Growing up in the farmlands of middle America, I was no stranger to royalty. We have County Fair Queens. Rodeo Queens. Miss Swiss Cheese Days. Little Mr. Firecracker. I was once second runner up in a 4-H pageant, which gave me the honor of greeting cars and pickup trucks as they drove into the ‘Wheat’ and ‘Alfalfa’’ sections of the parking lot at the annual summer 4-H fair. It doesn’t matter where you live. People are fascinated by royalty. To this day many countries around the world still have Kings, Queens, Dukes, and Emperors. America is no exception. It was 1992 when I met my first Hollywood royal, Mr. Joe Pesci.
Joe Pesci was starring in a big studio movie. I was the day player. Being a day player means you have a smaller role that only takes one day to shoot. That was me, Miss One Day Wonder. Being a day player isn’t all that bad. You usually have a few lines, you get your own porta potty sized trailer, a hot meal, and you might get to do a scene opposite one of the Hollywood royals. That was the case for me that day. I was gonna do a scene with Mr Pesci. ‘Oh boy, oh boy, oh boy, oh boy!’ Even the cows back home on the farm knew who Joe Pesci was.
The first time I saw Mr. Pesci was when he was arriving on set. He had a martini in one hand and a cigar in the other. I thought they were props. But, I was wrong. Mr. Pesci had his own personal assistant who would hold his martini and cigar while a scene was being shot and then bring them to Mr. Pesci in between takes. WOW...all that and a double wide. The life of a Hollywood royal ain’t nothing to spit dip at. The last royalty I had worked with was Mr. Socket Wrench, whose 1948 rail-back Chevy had won the vintage car show at the annual Harvest Days Festival. Mr. Pesci had a limo that would drive him from his trailer to the set. I found that odd because his trailer was only about 50 yards away from the set. Maybe great actors need to conserve their energy for their performances. Lord knows Mr. Pesci was one of the finest actors I’d ever seen in the movies. I had just seen ‘My Cousin Vinny’ in the theaters, and I still had goosebumps from the final courtroom scene. Joe Pesci had definitely earned his ranks amongst the Hollywood royals, and I was going to do a scene with him. Holy Macaroni Salad!!!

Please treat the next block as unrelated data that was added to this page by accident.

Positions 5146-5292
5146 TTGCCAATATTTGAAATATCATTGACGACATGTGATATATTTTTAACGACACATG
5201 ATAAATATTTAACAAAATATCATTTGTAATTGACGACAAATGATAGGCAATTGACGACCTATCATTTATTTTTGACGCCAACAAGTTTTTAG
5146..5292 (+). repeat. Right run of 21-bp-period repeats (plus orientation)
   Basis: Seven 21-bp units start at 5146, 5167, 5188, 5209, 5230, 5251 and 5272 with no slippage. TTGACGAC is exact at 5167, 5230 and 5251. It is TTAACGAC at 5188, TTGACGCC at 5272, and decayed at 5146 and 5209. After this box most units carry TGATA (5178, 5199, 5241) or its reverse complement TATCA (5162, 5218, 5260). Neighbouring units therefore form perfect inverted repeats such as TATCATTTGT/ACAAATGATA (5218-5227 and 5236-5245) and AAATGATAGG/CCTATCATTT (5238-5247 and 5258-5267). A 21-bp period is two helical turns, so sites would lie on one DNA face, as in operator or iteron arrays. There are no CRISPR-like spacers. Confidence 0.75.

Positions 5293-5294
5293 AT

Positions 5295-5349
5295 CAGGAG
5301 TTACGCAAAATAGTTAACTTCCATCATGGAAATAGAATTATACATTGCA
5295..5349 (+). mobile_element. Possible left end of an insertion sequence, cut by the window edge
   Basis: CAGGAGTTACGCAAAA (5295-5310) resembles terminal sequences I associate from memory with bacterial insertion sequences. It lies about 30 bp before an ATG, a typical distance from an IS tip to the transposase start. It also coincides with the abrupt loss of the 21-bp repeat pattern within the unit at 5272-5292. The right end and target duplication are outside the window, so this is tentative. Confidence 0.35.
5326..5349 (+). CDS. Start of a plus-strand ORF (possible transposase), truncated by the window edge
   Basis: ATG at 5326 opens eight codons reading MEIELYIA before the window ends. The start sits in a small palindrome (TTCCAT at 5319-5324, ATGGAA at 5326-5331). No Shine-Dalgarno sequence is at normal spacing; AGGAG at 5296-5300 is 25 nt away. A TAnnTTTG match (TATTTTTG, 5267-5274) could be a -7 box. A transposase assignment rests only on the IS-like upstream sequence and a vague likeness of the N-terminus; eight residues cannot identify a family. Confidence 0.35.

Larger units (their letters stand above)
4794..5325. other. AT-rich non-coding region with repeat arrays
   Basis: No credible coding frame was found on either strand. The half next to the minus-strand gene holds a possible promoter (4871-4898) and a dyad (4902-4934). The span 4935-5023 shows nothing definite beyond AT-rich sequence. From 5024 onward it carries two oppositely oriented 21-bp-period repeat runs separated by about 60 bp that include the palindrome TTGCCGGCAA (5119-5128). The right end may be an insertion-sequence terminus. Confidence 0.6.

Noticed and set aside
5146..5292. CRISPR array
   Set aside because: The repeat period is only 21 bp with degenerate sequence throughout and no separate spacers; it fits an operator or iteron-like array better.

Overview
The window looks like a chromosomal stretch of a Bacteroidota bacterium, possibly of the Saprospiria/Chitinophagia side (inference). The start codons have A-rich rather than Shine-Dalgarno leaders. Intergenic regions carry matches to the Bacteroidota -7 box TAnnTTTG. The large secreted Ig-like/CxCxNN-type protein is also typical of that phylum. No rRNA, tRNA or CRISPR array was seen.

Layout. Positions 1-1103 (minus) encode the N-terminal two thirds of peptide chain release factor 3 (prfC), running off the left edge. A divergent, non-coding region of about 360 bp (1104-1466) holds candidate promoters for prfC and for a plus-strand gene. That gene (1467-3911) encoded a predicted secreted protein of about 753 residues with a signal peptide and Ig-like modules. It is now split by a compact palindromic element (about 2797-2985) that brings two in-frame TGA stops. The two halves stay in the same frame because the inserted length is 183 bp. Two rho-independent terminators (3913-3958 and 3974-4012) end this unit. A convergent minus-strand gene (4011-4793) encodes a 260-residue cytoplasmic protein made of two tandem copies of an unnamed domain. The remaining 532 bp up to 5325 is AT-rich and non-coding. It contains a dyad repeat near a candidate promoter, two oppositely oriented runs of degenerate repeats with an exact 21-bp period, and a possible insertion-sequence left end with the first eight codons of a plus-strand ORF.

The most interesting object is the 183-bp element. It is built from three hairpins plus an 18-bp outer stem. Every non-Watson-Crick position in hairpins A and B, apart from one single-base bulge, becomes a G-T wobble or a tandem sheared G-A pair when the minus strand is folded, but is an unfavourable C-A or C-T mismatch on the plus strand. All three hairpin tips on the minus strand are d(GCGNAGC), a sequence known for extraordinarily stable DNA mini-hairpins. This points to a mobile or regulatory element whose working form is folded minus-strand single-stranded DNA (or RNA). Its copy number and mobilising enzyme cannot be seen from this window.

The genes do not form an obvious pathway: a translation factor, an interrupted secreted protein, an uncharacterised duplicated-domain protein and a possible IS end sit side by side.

I am six feet tall in bare feet. As an actress, I am often cast as part of a height-gag opposite an actor shorter than myself. Joe Pesci is about 5’4”. To exaggerate our height difference, wardrobe had put me in 4 inch platform shoes making me exactly one foot taller than Joe.
It was finally time to shoot my big scene opposite one of Hollywood’s most beloved royals. My scene with Mr. Pesci took place at a sorority party on the Harvard campus. A few minutes before we were to begin shooting, the director walked me over to Mr. Pesci for a quick introduction. “Joe, this is Melinda.” Yup, the introduction was that quick. We shook hands and I said, “It is very nice to m-m-meet you, Mr. Pesci.” Joe nodded and replied, “Likewise, kid.” The director immediately told everyone to go to the set and take their places. I was so excited. I looked up and began to walk to the set. BOOM!!! I suddenly felt something hit my bosom. Oh my God, what was that? I looked down at the padded push up bra I was wearing and realized that Joe Pesci had just bounced off of it. Holy chicken manure! I just knocked over Joe Pesci!!! With our one foot height difference and me looking straight ahead, Joe must have been just below my line of vision. I could tell by his face, as he began his descent to the ground, that he was as shocked as I was. Suddenly, everything turned into slow motion. I reached out my arms and caught Joe in mid air. Time froze as I held Joe in my arms. I felt like Fred Astaire holding Ginger Rogers at the end of a big dance number only minus the grace, glamor, and pre arranged choreography. I looked up. Everyone was staring at us with terror in their eyes, while gasping and clutching their hands to their mouths. No one wanted to move. You could hear a pin drop. You would have thought I had just knocked over Prince Charles or Queen Elizabeth. With Joe still in my arms, I looked down and said, “I’m soooo sorry M-m-mr. Pesci.” With the sweetest scent of a cigar I had ever smelled, he said, “It’s ok, kid. Just put me back up.” I put Mr. Pesci back on his feet. He straightened his jacket, gave me a wink, put his cigar back in his mouth, and began to stroll off towards the film set. He was so cute. I gave him a pat on the head. HOLY SHIT!!! What the…?! Did I just…just…just…pat…just pat…Mr. Joe Pesci on the head?! Who the hell does that?! Who the hell pats people on the head?! Apparently I do. I looked down at my hands. I didn’t even recognize them anymore. Whose hands are these? Do they have a mind of their own? Have I no control over my own hands? I froze. I couldn’t move. I slowly looked back up. Joe Pesci was already halfway to the film set with the entire cast and crew following him in what almost appeared to be a straight, single file line. They were following Joe as if he was the Pied Piper, and I was the one little mouse left behind not sure if I was even worthy to follow. Oh God, strike me dead. Pretty please. I just wanna go home and hug a cow.
There were no cows to be hugged that day. God did not strike me dead. Instead a production assistant grabbed me by the arm and dragged me to the set. Why? Because, as they say in show biz, ‘the show must go on’. That’s life. It goes on. The question is, do you want to go on too? That day and everyday since, my answer has been ‘YES’.